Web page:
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Low-Spoiler Guide to Realms of Arkania: Blade of Destiny

Blade of Destiny--"Die Schicksalsklinge" in the original German--is the first in a trilogy of Realms of Arkania CRPG's based on the popular "Das Schwarze Auge" roleplaying system, put out by Wizardry producer SirTech. It's an underrated little game; maybe it got more attention in Germany (lord knows the English text is less than polished). Gameplay is quick and the dungeons, some of the quests, and the character advancement system are great fun; downsides are a lot of pointless dull areas, problems with the mouse, tedious combats, and irritating inventory and other interface micromanagement. Hopefully this guide can help you minimize the latter aspects of Blade of Destiny, and make the most of the former.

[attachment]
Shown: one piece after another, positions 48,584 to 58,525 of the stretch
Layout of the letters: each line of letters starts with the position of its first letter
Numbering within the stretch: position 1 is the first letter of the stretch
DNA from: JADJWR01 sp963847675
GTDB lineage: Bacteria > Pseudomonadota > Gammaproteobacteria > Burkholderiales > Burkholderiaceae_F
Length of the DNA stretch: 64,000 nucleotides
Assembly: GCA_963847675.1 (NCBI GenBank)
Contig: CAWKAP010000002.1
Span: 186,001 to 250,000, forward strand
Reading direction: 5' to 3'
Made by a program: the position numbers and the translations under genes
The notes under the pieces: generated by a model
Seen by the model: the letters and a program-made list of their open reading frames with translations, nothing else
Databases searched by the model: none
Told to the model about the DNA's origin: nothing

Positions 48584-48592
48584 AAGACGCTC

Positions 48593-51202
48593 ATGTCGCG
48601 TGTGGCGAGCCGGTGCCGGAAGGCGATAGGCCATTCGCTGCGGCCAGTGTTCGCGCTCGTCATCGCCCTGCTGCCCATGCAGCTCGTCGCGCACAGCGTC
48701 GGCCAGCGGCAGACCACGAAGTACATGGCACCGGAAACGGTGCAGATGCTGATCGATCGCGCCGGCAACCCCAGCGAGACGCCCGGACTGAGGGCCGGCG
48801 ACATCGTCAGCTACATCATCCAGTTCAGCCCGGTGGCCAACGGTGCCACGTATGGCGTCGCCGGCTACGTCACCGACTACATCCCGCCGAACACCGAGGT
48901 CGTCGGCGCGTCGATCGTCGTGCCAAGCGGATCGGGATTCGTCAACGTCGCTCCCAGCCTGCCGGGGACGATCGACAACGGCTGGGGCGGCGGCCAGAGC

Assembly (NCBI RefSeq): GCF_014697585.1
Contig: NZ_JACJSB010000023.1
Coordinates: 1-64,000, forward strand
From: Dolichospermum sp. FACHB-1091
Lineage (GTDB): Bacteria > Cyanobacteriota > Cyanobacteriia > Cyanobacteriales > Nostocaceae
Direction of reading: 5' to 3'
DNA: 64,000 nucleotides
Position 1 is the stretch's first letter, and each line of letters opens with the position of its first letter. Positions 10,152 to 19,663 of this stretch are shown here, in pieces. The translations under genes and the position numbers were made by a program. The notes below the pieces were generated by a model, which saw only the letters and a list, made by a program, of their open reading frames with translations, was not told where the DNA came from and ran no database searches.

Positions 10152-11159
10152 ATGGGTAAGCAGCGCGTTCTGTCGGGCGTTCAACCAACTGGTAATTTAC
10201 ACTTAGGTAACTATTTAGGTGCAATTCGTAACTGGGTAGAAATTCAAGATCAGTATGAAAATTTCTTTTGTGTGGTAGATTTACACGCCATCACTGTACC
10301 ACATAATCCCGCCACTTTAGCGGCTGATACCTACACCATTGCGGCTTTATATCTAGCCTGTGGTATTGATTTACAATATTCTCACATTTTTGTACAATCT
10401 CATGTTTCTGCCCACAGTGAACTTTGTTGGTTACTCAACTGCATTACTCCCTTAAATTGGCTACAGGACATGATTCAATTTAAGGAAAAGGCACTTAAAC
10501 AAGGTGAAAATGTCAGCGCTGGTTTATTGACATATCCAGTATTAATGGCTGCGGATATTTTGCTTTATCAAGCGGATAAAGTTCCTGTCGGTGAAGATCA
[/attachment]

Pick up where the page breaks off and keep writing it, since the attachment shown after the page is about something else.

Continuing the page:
Realms of Arkania Review
Blade of Destiny Hints and Tips
Blade of Destiny Walkthrough
Blade of Destiny Cheats/Links
Realms of Arkania: Star Trail
Realms of Arkania: Shadows Over Riva


Blade of Destiny Hints and Tips

Realms of Arkania: Blade of Destiny is a very straightforward, self-contained game surprisingly free of bugs. The character advancement system is well-done and extremely detailed, leaving you enough flexibility that you can win the game with any configuration of characters you like. Here are my notes on the more problematic/annoying elements of Blade of Destiny, as well as caveats on the things you might want to know in advance.